“Starting off our fire season in the drought is always a concern,” said Nicole Selmer, a fire prevention technician with USFS. “Because the forest itself, the plants and the trees, we’re already starting drier than normal.”

Forest mitigation efforts

Selmer said the conditions mirror the fire season of 2021, when the Greenwood Fire burned over 26,800 acres near Isabella and destroyed dozens of structures, including cabins near McDougal Lake.

RELATED: Drone footage offers bird’s-eye view of the aftermath of the Greenwood Fire 

The blaze, started by lightning, was fueled by an outbreak of the spruce budworm. The native caterpillar slowly eats away the needles of balsam fire and white spruce trees, leaving behind dead, diseased trees on the forest floor.

In the last three years, Forest Service crews have cleared nearly 60,000 acres of brush and trees, according to data provided to 5 INVESTIGATES.

But that figure only makes up less than 3% of the total forest footprint managed by the Forest Service.

Data source: U.S. Forest Service

“You can prepare as much as you can,” Selmer said. “But when you have a lot of fuel loading on the ground, even though you’ve prepared really well… you’re at the mercy of the local conditions.”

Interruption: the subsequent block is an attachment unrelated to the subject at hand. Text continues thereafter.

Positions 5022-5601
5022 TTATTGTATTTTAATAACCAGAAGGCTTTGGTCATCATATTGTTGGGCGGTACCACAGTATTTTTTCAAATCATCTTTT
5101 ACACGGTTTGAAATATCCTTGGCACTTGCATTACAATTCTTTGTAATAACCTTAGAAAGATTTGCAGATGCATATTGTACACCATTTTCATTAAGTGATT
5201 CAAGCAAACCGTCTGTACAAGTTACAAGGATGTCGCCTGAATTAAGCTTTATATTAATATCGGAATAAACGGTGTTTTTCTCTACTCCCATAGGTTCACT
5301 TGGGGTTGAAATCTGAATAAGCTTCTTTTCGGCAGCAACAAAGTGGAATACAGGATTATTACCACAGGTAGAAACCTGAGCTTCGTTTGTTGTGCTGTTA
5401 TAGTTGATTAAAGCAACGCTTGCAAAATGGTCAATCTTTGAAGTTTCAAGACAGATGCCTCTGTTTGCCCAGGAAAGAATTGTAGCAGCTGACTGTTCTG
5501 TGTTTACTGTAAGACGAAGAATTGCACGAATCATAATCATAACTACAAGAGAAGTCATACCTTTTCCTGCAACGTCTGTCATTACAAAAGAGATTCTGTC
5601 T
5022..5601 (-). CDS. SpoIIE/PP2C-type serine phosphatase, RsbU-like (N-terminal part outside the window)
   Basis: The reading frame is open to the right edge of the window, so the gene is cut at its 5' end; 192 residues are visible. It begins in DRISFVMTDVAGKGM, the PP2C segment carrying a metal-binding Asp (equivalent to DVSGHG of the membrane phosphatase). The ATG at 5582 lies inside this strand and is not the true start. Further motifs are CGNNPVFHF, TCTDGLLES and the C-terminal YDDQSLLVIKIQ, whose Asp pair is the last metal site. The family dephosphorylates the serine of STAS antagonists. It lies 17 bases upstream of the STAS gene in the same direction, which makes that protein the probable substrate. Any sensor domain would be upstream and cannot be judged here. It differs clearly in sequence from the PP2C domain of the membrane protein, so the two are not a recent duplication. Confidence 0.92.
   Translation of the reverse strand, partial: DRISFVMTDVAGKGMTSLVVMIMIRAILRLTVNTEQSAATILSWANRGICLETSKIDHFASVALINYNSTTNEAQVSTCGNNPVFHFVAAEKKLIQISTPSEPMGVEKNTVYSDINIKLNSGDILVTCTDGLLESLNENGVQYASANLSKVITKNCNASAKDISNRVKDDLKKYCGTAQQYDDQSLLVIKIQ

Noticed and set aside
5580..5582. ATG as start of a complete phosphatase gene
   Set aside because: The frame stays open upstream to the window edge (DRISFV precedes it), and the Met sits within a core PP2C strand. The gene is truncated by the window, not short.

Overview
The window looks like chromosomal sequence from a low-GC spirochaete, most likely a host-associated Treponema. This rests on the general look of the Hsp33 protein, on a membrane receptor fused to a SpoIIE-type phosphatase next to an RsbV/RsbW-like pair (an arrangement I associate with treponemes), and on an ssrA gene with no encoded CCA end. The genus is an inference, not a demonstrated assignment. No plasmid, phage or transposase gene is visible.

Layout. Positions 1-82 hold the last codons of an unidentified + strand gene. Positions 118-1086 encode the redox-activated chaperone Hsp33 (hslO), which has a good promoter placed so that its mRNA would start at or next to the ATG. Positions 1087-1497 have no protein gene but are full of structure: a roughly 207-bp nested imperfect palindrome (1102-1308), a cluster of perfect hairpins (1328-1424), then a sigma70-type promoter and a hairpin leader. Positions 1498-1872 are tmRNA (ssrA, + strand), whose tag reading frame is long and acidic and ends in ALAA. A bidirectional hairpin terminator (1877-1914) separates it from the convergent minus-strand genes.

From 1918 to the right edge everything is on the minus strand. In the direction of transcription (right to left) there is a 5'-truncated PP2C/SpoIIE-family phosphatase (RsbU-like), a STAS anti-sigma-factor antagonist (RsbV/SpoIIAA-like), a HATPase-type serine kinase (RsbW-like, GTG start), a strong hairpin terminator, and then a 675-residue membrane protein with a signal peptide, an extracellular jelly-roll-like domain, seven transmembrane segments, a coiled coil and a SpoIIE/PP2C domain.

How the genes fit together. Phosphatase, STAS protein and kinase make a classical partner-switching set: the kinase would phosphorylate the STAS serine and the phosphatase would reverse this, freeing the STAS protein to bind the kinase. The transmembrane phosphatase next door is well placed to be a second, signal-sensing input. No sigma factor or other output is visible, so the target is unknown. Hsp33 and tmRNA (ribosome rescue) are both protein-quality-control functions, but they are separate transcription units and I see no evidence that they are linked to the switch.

Hands-on experience

The conditions during April’s prescribed burn offered students like Anne Wettschreck a realistic view of what it’s like to fight wildfires.

“You can see videos, you can learn about it in the classroom, but it’s a lot different experience once you’re actually hands-on,” she said.

A prescribed fire burns on private land outside of Ely in April. KSTP-TV

When the students graduate this month, they’ll be certified wildland firefighters, ready to work on the front lines.

Kris Ryan, from Lake City, is already signed up to be a smoke chaser with the Minnesota Department of Natural Resources this summer.

But when asked if he was considering a career in wildland firefighting, the student hesitated.

“I do like the idea of traveling around and fighting fire,” he said. “I think it’d be cool. It’s kind of on the back burner right now.”

Students from Minnesota North College – Vermilion Campus prepare for a prescribed burn. KSTP-TV

That reluctance is a trend instructor Ryan Miller has noticed over the past few years.